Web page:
“Coaching this team has been fantastic, they’re a great bunch of girls,” said Callister. The Australian team has 23 players, all of which are active duty personnel and are from all over Australia.

Once the ADF team arrived in the United States, the two programs spent every waking moment together. “We’ve spent this week becoming friends with them, sharing culture and stories,” said Hall. “After that ends, we can go back to the good vibes and friendships.”

After the game, both teams took part in some seasonal activities with Norwich rugby, including getting into the Halloween spirit. “We get to go carve pumpkins tomorrow and we’re pretty excited since Halloween isn’t too big in Australia,” said Trudy Cahill, an eight-year veteran of the Australian Defense Forces team from Sydney, Australia.

From the Norwich perspective, Danielle Richards, 22, a senior political science and sociology major from West Brook, Maine, also enjoyed the game and visit of the opposing team.

“They got see the Ben & Jerry’s factory while they were here and had a lot of fun with that,” said Richards. “The Australians have got to learn a lot from [Norwich], but Norwich women’s rugby has learned a lot from [ADF] during the visit,” said Hall.

“All of us have been having a ball since we got here,” said Callister. The Australian team and staff said that the school is beautiful and that the welcome was fantastic. The team was also enjoying the fact that they got to arrive in the fall when foliage was reaching peak colors. “We couldn’t have picked a better time to come to Vermont,” said Callister.

Originally the game was supposed to take place on Norwich’s football field to ensure a bigger crowd, but due to rugby not being played on turf it was held at the rugby pitch. Still the game was considerable excitement for both sides and the students of the university.

Players on both sides were excited for the match as well as the time spend between the teams. “I love it here, it’s so pretty with all the trees and colors,” said Cahill.

Norwich players like Courtney Sullivan  said they were “going to give it everything we’ve got and have some fun.” Sullivan, 20, a junior cyber security and information assurance major from Orchard Park, N.Y., said, “I thought it was a really good experience; they came here with a lot of drills we’ve never done before.”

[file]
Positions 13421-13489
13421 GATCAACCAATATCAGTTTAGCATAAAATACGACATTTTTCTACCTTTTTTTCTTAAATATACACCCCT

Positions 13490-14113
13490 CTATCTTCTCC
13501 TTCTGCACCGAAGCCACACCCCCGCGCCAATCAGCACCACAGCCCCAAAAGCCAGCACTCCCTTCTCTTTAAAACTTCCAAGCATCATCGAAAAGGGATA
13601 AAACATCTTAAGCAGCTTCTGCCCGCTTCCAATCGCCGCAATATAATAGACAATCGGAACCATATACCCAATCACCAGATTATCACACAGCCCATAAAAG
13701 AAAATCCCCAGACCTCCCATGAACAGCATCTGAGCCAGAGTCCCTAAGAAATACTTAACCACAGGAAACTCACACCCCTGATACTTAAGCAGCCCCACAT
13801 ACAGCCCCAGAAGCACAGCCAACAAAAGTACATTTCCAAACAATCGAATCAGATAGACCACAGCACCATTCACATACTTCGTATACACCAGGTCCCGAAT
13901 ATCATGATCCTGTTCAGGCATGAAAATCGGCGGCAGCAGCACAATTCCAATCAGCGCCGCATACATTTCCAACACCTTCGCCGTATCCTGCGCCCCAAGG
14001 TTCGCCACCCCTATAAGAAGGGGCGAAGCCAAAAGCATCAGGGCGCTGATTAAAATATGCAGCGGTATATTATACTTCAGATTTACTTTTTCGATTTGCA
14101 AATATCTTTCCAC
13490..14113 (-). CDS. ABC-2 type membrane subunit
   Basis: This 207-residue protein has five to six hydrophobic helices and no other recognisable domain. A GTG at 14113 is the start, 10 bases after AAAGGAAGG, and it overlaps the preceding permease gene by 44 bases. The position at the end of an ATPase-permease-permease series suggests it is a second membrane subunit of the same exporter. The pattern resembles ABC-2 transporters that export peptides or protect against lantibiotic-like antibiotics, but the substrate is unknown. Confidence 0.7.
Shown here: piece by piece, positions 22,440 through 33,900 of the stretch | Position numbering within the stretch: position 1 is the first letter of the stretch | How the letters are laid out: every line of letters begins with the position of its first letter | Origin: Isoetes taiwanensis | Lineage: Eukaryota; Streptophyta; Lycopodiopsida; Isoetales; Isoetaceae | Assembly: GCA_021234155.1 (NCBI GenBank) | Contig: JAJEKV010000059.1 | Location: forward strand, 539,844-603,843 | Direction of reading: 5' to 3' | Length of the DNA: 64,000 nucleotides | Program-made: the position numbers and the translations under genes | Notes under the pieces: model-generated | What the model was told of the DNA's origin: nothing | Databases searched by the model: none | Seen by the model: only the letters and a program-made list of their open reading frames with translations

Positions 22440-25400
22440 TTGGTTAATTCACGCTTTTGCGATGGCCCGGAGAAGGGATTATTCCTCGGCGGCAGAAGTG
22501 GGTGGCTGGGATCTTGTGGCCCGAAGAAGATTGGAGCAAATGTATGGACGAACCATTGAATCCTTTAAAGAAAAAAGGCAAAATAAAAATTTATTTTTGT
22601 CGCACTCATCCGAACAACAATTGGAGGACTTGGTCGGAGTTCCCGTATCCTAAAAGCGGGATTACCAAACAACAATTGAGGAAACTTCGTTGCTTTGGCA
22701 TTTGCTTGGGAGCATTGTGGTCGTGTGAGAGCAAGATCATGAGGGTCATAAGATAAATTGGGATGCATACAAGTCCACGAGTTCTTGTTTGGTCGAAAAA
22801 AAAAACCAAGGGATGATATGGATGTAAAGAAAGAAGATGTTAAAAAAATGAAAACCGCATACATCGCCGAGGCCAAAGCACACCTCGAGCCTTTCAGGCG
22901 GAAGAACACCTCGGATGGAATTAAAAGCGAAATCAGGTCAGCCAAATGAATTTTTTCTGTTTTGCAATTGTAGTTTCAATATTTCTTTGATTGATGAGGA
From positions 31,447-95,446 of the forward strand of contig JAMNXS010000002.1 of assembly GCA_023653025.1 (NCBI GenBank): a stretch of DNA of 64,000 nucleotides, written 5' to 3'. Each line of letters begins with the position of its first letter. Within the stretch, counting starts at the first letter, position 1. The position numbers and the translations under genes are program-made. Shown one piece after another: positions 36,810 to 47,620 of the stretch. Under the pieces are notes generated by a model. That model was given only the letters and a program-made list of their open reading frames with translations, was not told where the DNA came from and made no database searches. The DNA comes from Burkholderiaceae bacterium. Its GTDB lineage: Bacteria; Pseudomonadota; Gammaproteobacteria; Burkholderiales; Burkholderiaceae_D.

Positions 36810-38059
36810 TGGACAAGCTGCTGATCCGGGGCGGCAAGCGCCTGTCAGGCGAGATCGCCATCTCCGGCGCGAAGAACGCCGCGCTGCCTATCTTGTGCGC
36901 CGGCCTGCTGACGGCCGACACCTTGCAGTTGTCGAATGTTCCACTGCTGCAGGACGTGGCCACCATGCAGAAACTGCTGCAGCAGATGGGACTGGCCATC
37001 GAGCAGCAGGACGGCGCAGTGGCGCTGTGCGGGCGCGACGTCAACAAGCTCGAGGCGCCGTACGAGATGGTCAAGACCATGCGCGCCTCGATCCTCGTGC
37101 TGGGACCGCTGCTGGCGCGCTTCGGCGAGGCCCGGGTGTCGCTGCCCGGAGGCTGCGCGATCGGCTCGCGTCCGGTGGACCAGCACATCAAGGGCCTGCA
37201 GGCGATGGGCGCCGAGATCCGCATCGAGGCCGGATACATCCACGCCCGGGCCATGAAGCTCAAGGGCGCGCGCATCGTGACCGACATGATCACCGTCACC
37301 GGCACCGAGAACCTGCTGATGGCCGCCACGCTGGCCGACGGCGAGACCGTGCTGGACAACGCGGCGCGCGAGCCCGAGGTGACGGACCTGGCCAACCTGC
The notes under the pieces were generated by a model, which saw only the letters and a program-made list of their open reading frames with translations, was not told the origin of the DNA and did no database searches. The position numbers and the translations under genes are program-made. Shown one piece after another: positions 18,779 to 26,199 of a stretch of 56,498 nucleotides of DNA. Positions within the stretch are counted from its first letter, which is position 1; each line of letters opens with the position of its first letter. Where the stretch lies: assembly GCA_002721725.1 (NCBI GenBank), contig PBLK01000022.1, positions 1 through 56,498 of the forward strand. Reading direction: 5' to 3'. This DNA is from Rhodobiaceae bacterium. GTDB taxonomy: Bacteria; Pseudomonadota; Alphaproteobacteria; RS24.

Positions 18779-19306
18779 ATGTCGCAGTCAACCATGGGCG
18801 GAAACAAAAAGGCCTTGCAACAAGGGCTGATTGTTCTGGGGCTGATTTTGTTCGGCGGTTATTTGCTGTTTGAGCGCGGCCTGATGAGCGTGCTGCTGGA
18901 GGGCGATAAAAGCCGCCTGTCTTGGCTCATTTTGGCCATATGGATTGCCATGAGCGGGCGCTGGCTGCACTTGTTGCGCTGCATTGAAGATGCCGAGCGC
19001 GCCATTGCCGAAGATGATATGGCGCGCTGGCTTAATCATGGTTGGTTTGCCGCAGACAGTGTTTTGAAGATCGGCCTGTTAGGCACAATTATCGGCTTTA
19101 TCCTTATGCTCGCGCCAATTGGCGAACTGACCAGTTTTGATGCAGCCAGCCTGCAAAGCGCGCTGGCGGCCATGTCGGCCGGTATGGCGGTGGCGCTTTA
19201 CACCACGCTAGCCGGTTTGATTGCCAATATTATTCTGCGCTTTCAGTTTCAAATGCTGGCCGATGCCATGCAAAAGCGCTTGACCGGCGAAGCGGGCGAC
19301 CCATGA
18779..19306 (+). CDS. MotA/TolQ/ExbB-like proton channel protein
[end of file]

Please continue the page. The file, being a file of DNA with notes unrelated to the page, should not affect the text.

“Even though we did lose, we learned a lot from them,” said Sullivan, “We learned new drill and tactics that they did which will definitely help us in the future.” After all, rugby is Australia’s home sport and it showed on the scoreboard. Still in the end both teams had a great time on the field with each other during practice and the game.

“They run a different style of play than what we run,” said Sullivan. “They showed us ways how we could lay out our defense and offense.” The Australian team also showed different styles of playing the game. Norwich was still able to show how hard they could play the sport during the practice sessions with each other. “They were really surprised with some of the athleticism that we could bring to the pitch; this was a great chance to show them that our school has a high standard that we want to keep,” said Sullivan.

“We helped give them that first positive outlook on American culture and rugby which is very important to us,” added Richards. “I hope this is something they can definitely take away before they head to other schools; we hope that we gave them a great welcome to the United States.”